-Again, as will be for bus travel, any recent experiences with C1 locking account b/c of ‘potential fraud’ alert when abroad? I often have to take customers out for lunch etc. when traveling and, well, while 2% is nice, having my transaction declined would look pretty bad (and would alone mean I wouldn’t dare use this card at least in those situations)!
    -The tiers are annoying, but doable. I thought I read somewhere else that one way to get the full 2% is to get an airline or hotel gift card for the exact max amount in a given tier–if you get it directly from hotel/airline so it categorizes correctly (e.g. $150 if you have only enough points for that), as an alternative to splitting charges. Has anyone tried this (e.g. aircanada.com, etc/) to see if that actually works?

    FWIW, the other card I’m considering for work is Amex’s new Simply Cash (flat 1.25% return; yes below Aspire, but simple and I’ve used Amex in past and *never* had the card stop working when travelling. They will call/e-mail if unusual charges, but I’ve found that card still kept working in interim, though I did call them back within a day or two). If anyone has had experience with this Amex card (good or bad), would also love to hear. BTW, very helpful review and great comment thread!

  210. 210. Ryan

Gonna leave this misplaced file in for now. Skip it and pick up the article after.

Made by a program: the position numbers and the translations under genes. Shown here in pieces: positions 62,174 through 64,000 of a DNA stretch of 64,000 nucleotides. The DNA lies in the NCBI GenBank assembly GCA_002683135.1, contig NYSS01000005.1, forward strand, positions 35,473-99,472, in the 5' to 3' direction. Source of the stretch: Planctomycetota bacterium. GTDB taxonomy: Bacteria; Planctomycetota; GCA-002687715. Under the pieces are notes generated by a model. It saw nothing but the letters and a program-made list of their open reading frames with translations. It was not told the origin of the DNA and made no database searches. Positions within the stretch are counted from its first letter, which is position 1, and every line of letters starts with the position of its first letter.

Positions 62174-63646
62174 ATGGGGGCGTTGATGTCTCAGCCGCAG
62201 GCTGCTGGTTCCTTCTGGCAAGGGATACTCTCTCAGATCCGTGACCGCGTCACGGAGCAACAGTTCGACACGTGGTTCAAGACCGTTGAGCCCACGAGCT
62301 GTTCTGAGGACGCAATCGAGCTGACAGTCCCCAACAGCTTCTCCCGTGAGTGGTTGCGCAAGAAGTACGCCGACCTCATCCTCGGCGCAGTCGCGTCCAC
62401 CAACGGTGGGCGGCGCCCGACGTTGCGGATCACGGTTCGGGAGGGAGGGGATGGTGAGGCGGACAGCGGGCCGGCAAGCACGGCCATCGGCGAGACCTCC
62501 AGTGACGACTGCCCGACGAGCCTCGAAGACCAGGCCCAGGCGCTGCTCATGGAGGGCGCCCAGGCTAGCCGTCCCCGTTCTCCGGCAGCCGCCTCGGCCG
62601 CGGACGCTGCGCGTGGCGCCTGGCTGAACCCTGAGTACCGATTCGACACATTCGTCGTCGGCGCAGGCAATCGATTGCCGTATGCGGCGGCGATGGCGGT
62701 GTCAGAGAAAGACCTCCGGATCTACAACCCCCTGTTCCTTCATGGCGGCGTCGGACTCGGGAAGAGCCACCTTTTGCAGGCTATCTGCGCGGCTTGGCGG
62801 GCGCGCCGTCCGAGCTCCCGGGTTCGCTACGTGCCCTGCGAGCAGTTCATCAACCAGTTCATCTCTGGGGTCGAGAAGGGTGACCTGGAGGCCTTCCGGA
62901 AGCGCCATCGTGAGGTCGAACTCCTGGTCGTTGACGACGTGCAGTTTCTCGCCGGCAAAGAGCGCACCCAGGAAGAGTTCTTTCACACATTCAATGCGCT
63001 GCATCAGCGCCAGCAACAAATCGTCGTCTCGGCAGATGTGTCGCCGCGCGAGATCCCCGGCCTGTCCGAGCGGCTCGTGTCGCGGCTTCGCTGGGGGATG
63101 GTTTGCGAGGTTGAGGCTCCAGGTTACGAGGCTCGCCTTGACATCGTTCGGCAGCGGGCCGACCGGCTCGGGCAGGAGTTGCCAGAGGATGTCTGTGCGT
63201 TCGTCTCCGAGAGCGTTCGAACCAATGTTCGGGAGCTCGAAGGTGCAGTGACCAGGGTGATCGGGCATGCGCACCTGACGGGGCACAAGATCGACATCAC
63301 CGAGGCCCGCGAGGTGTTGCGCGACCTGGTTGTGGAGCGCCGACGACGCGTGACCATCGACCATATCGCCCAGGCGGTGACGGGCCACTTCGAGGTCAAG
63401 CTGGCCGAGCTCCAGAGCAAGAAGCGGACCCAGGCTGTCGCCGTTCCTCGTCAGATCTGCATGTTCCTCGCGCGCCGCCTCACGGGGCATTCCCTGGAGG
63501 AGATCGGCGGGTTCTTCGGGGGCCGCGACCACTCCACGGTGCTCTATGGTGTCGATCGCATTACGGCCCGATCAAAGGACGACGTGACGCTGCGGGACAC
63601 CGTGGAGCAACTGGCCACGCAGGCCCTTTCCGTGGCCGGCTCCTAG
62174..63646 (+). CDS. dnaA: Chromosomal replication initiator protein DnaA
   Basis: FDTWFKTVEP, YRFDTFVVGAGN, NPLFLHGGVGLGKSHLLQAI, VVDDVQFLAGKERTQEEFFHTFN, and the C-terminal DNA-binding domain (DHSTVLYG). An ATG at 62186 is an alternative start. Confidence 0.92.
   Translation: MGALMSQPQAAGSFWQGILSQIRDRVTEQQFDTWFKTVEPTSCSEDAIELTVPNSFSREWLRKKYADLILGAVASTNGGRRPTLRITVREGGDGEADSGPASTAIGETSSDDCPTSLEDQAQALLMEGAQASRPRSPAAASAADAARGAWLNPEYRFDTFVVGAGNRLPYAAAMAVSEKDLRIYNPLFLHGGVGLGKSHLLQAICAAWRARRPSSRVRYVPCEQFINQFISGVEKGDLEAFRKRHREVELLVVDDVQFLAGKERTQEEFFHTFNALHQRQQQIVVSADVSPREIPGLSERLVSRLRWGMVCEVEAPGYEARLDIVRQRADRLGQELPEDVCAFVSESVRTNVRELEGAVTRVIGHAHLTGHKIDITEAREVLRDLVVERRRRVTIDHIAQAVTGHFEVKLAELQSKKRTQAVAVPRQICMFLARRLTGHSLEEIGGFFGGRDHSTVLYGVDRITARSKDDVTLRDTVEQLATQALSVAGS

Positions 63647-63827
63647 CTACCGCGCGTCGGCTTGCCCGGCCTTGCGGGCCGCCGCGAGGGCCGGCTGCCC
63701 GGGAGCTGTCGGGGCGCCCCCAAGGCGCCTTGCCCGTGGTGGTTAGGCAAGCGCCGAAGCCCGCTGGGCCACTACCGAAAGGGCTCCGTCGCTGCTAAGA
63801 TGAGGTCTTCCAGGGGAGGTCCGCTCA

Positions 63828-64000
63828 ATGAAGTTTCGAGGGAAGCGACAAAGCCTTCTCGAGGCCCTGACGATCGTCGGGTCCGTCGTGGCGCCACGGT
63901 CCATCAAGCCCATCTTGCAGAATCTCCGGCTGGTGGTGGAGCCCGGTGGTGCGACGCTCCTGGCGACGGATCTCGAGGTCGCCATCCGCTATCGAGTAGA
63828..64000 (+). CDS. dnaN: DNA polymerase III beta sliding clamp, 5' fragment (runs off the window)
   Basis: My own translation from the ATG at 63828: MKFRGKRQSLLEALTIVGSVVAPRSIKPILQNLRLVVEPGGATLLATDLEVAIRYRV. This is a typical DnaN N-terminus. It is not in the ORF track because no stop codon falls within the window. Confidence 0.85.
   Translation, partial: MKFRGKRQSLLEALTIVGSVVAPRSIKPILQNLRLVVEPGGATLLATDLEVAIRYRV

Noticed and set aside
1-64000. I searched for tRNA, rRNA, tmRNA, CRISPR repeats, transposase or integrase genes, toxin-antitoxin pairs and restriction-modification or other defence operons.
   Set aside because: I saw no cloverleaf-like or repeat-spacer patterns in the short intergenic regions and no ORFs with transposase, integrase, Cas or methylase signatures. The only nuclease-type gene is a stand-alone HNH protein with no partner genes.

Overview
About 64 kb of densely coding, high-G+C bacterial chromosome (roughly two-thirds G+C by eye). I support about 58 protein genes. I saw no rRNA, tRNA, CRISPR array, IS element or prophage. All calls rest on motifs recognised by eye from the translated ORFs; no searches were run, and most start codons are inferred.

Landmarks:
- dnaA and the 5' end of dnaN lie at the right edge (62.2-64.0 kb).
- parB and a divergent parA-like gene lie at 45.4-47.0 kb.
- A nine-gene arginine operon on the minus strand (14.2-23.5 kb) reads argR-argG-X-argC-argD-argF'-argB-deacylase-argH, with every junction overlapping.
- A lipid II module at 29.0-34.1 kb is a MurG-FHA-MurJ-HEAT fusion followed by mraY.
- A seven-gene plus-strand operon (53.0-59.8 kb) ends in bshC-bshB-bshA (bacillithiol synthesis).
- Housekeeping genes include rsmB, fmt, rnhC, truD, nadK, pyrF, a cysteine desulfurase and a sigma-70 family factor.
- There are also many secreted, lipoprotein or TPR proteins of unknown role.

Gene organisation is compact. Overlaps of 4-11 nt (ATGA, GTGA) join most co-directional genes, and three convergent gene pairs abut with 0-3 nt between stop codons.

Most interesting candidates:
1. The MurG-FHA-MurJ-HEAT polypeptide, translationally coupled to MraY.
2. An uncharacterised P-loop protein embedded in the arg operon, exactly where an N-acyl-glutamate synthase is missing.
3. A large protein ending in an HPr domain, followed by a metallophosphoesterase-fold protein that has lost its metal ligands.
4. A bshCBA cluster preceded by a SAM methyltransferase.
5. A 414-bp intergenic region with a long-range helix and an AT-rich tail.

I’ve had this Aspire card for a few years now. Here are my experiences with it:

    - We were given a 10k credit limit. I use this card with an average of nearly 5k per month and have never missed a payment, yet I still can’t get an increase. That part is definitely frustrating.
    - I’ve never had my card lock out, but I’ve always notified C1 prior to any travel.
    - I booked travel through itravel a couple years ago. I had them charge exactly as much as I had points for in one transaction and then the remainder in another transaction. Worked like a charm. I’ve also done the same with hotel stays many times.
    - You can set up online to get a text message and/or email when certain things happen with your card. I have mine set to message me anytime a transaction over $200 is made, and anytime an international transaction is made. If I get an unexpected message of this kind, I immediately log into my online account and check the purchase. I really like this feature.

    Hopefully this helps!

  211. 211. Elbyron

    Credit limits: Has been a major problem with them, and though they gave me plenty (my limit is about 13% of my annual household income at the time I applied), my parents got screwed with a mere 4% and cannot get it increased no matter how many times they complain. I don’t know if they’ve fixed this yet, but they recently put out a survey to select panel members regarding credit limits so I think they will probably do something soon.